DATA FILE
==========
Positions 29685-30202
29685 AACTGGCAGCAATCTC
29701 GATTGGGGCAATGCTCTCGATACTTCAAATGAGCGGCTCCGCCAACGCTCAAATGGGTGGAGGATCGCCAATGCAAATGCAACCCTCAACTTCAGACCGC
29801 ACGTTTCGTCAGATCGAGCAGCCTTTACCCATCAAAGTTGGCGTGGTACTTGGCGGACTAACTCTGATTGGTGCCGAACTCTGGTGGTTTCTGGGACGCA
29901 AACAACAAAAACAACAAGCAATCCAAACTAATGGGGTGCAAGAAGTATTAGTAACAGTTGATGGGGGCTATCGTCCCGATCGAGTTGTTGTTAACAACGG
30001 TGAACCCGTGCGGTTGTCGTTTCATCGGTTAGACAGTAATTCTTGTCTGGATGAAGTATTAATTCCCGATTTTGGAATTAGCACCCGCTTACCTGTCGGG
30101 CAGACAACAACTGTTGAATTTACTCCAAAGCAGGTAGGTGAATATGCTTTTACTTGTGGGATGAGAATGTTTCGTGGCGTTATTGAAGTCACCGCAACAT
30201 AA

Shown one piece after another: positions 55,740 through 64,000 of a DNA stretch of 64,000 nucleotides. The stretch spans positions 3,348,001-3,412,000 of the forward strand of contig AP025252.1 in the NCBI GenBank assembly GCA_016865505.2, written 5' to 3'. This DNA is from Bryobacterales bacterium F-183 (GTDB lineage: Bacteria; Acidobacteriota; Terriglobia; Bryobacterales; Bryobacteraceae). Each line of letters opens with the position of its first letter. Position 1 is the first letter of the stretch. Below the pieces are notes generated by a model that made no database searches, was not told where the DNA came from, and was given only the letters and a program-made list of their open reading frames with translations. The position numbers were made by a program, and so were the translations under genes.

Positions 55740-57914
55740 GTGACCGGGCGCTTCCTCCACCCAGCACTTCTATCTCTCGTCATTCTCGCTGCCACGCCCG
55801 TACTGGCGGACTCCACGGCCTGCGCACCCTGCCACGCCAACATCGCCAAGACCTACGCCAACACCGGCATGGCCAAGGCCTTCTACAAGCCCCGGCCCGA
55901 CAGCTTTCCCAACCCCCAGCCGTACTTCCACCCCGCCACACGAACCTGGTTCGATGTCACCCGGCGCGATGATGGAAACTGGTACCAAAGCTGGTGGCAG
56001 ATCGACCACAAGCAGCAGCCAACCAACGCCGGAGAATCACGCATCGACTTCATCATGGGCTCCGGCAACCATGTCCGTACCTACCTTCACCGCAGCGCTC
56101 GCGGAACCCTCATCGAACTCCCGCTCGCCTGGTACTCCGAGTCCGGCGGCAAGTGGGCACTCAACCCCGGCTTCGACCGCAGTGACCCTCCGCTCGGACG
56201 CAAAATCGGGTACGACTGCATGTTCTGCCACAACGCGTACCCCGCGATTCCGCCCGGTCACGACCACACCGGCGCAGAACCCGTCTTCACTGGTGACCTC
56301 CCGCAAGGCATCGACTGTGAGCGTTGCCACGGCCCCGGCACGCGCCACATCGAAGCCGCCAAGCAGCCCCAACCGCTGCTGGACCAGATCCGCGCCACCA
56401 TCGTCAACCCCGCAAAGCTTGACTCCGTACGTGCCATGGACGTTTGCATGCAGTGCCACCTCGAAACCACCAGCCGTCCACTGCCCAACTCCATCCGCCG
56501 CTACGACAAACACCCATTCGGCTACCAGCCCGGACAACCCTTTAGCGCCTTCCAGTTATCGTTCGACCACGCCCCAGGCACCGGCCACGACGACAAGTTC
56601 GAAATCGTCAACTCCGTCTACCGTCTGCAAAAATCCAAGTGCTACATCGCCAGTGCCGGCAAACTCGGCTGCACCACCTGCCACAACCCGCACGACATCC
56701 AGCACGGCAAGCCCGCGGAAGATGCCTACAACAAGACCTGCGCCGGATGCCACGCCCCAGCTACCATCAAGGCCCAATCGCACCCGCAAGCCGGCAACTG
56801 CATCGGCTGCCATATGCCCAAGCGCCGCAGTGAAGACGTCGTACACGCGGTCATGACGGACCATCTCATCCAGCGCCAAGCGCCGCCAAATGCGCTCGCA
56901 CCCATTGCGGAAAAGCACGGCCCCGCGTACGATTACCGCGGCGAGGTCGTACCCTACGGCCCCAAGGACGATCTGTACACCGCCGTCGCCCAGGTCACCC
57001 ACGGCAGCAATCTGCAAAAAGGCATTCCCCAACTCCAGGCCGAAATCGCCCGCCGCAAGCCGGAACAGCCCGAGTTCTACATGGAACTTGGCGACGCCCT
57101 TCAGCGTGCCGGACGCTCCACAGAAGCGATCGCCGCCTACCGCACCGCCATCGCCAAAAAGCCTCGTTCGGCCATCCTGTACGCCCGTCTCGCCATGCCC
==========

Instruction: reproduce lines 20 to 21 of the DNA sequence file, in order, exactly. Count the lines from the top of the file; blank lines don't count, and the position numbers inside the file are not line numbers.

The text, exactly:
56601 GAAATCGTCAACTCCGTCTACCGTCTGCAAAAATCCAAGTGCTACATCGCCAGTGCCGGCAAACTCGGCTGCACCACCTGCCACAACCCGCACGACATCC
56701 AGCACGGCAAGCCCGCGGAAGATGCCTACAACAAGACCTGCGCCGGATGCCACGCCCCAGCTACCATCAAGGCCCAATCGCACCCGCAAGCCGGCAACTG